Since his death, Mariane Pearl and the parents of Daniel Pearl have labored to keep his memory alive and to spread a message of cultural understanding, an important factor of Daniel's writing. This film, based on a memoir by Mariane, is part of that endeavor. In some ways successful, in others not so much.
The story of A Mighty Heart is almost chiefly concerned with the search for Daniel after his abduction. Centered in the home of an Indian reporter, Asra Q. Namani (Archie Panjabi), various police agencies from Pakistan and the U.S. band together in a completely apolitical fashion to join Daniel's co-workers and his distraught wife (Angelina Jolie) in trying to put together the labyrinthine plot to capture the reporter. Director Michael Winterbottom (In This World, Welcome to Sarajevo) is a perfect choice for this kind of subject matter. Favoring hand-held camera work and naturalistic lighting, his films often have the immediacy of on-the-spot documentaries. Using jittery editing to keep the action moving, he makes movies that feel like a string of captured moments. There is never a scene in A Mighty Heart that feels like it has been contrived for the camera. Winterbottom makes you feel like you are right there in the thick of things, standing in the room and watching.
Unfortunately, this approach can sometimes be too clinical, more about watching the drama rather than experiencing it. Everything here is about the manhunt, and sometimes it feels like A Mighty Heart has forgotten the man. Sure, there is a sense of urgency to the proceedings and when the cops go out and break down doors trying to find people who might be involved, the tension is positively spellbinding. Yet, Winterbottom consistently keeps the real emotion at arm's length. Everything is calm, collected, and ordered. The director leads us to understand the seriousness of the operation, but he tends to leave out the essential information about who they are looking for. I didn't really feel like I got to know Daniel Pearl (played here by Dan Futterman) or what he was about.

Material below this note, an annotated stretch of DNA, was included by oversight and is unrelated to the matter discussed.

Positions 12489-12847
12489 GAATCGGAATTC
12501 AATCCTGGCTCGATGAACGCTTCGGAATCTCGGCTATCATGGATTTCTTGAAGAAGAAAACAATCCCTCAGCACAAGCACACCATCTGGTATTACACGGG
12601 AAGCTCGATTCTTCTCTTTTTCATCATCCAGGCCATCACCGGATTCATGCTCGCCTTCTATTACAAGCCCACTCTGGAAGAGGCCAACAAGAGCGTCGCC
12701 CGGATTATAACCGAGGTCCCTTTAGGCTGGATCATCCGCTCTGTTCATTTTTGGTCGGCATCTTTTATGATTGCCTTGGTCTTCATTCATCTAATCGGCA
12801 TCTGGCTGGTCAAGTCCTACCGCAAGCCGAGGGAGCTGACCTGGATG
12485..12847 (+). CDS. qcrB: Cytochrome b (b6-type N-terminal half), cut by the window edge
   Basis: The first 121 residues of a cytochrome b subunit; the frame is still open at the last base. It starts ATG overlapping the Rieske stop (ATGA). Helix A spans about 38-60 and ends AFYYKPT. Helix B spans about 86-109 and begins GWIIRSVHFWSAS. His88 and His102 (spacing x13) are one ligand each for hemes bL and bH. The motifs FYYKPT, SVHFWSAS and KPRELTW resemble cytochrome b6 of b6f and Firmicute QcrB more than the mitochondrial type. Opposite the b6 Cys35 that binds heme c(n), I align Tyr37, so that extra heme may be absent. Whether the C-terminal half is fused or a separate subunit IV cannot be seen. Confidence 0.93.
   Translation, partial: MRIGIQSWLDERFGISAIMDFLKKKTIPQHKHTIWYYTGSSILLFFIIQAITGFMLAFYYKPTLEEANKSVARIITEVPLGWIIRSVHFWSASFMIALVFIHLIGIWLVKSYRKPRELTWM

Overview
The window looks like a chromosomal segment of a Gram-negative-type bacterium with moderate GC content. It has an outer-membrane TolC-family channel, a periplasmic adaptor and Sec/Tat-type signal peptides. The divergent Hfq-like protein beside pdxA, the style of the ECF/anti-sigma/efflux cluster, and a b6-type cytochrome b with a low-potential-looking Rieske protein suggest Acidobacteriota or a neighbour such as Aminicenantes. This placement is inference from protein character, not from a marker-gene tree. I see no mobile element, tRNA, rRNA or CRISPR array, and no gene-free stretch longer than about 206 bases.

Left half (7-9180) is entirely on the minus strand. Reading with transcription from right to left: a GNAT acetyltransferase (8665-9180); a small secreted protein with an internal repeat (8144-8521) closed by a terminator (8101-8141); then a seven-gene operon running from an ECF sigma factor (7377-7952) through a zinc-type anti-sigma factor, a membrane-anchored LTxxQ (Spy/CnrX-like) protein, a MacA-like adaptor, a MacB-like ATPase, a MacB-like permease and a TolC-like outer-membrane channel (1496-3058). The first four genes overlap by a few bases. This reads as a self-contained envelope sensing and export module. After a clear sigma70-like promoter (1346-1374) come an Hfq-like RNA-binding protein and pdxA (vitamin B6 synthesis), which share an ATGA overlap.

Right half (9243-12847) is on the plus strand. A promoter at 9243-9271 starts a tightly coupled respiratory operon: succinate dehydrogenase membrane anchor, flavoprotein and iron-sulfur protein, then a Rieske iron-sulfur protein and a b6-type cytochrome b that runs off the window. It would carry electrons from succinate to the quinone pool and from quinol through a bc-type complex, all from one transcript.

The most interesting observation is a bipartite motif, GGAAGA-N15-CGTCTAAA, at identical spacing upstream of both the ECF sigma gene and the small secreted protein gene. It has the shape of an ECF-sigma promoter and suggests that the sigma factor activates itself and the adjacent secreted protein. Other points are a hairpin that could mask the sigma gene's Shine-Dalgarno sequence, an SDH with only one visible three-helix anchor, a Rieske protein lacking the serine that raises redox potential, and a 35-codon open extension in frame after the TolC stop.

Likewise, even though Mariane Pearl is the focal point of the story, she remains somewhat of an enigma, as well. Granted, this is not entirely Winterbottom's fault, as Mariane's unwavering resolve is one of the only constants in the endless barrage of information that goes through the command center. Jolie is amazing in the part, completely obliterating her over-exposed public image to become Mariane. The actress plays her as a guarded woman who does everything she can to keep from succumbing to her grief, to show a public face that won't crack under the pressure. Yet, as a filmmaker, Winterbottom has more tools at his employ, so it's frustrating that he never turns to them. I don't know how much Mariane Pearl opened up emotionally in her book, but the movie only starts to dig into her love for her husband on a very superficial level, employing very brief flashbacks of their passion and their romance. It doesn't really feel like enough.
It's possible that this is a calculated risk on Winterbottom's part, that he is holding back until it really matters. When the news of Daniel Pearl's murder reaches his wife, Mariane disappears into her bedroom and lets out a primal wail that is piercing and anguished. It is one of the more shattering expressions of grief I've ever seen on film, and the director cranks the volume so that you can feel this woman's scream deep in your bones. Still, it's a risk that doesn't fully pay off. Jolie is far deeper in her role than the movie is going to let the audience be privy to. Letting us peek all the way inside the tragedy for one five-minute scene still leaves ninety-five minutes where A Mighty Heart merely mills about on the surface.
I guess what it really comes down to is that A Mighty Heart needed a broader human scope if it was going to be a dramatized version of events. Staying this reined in, if Winterbottom wanted the movie to be all about the clinical facts about what really happened, leaving out the passion and the politics, then maybe it would have been better off as a documentary. Good intentions, not-so-good results. Or, at least, not as good as it could have been had a few less opportunities been missed.